July 1, 2008

Inventing a way out

Bjorn Lomborg has an article in the Star Tribune on how best to fight global warming

The Copenhagen Consensus project, which gathered eight of the world's top economists -- including five Nobel laureates -- to examine research on the best ways to tackle 10 global challenges: air pollution, conflict, disease, global warming, hunger and malnutrition, lack of education, gender inequity, lack of water and sanitation, terrorism, and trade barriers.

These experts looked at the costs and benefits of different responses to each challenge. Their goal was to create a prioritized list showing how money could best be spent combating these problems.

The panel concluded that the least effective use of resources in slowing global warming would come from simply cutting carbon dioxide emissions.

Research for the project was done by a lead author of the report of the Intergovernmental Panel on Climate Change -- the group that shared last year's Nobel Peace Prize with former Vice President Al Gore -- who noted that spending $800 billion over 100 years solely on mitigating emissions would reduce inevitable temperature increases by just 0.4 degrees Fahrenheit by the end of this century.
Even if every nation spent 0.05 percent of its gross domestic product on research and development of low-carbon energy, this would be only about one-tenth as costly as the Kyoto Protocol and would save dramatically more than any of Kyoto's likely successors.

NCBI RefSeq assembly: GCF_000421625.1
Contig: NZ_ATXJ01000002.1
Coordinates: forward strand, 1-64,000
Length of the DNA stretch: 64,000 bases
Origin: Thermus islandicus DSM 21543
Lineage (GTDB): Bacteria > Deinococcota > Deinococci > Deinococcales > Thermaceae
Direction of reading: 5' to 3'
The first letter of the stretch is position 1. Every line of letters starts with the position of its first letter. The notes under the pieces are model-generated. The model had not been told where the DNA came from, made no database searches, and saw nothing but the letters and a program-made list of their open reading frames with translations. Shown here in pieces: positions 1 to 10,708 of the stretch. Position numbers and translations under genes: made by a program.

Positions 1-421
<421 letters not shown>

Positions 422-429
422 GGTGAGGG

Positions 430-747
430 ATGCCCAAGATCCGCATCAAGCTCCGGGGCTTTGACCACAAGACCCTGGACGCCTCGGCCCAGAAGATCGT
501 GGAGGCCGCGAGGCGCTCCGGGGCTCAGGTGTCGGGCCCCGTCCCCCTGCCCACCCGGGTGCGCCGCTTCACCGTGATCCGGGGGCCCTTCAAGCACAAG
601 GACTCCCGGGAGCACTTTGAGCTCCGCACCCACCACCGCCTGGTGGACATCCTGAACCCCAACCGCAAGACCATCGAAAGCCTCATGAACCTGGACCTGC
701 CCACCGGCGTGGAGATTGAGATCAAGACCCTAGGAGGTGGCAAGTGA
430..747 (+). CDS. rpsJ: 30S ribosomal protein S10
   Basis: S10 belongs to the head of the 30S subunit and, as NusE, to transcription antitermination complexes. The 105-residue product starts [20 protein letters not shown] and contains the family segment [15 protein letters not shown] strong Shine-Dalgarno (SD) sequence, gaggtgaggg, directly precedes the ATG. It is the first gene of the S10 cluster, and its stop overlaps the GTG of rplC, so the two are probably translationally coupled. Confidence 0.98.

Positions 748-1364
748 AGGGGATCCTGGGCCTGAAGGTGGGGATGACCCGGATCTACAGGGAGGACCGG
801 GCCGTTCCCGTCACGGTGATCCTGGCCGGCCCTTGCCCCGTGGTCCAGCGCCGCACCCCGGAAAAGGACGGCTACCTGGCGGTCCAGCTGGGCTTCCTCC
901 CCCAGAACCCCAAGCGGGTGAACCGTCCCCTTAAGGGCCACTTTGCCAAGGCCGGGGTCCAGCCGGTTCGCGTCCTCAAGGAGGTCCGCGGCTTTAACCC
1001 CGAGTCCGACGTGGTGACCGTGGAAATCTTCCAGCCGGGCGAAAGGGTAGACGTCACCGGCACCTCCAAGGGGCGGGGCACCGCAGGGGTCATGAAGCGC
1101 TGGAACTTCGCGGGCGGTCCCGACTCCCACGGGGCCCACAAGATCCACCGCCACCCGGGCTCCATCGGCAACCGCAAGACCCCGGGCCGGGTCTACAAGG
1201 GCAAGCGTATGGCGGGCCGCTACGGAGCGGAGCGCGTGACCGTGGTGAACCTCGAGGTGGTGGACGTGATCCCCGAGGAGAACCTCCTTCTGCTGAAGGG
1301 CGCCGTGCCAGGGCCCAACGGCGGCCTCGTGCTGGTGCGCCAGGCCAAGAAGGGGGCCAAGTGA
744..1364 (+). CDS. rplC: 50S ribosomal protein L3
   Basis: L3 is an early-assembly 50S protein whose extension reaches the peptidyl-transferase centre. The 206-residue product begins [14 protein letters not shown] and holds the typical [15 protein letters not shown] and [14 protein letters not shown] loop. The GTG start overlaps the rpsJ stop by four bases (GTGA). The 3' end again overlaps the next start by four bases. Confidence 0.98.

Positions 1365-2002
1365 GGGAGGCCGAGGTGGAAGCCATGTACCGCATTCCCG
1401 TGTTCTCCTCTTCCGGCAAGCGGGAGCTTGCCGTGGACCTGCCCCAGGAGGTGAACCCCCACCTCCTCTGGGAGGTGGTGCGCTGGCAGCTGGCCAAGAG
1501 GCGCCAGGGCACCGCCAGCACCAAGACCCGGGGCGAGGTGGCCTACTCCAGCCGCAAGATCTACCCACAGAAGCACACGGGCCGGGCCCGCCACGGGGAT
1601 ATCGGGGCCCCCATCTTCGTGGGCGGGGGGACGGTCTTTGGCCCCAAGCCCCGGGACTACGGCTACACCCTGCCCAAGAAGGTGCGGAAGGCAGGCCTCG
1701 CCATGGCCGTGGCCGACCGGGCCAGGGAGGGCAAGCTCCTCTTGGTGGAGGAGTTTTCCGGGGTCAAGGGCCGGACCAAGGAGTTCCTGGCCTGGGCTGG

This is one of the reasons I seldom subscribe to science magazines anymore, instead of looking to invent a way out of Global Warming, they all write about ways to curb our economy and personal carbon footprints while ignoring the same for their publication... I mean, how much more carbon does Scientific American release from the creation of their magazine than do I with my little life.  How much more carbon does Al Gore release with his jetsetting and mansion than I do with my 10-miles-to-work-every-day Safari.  As Lomborg notes, the politicians jump on the chance to limit carbon output because it puts them right in the middle, controlling who can do what, selling the right to be in business and taxing everyone for living.

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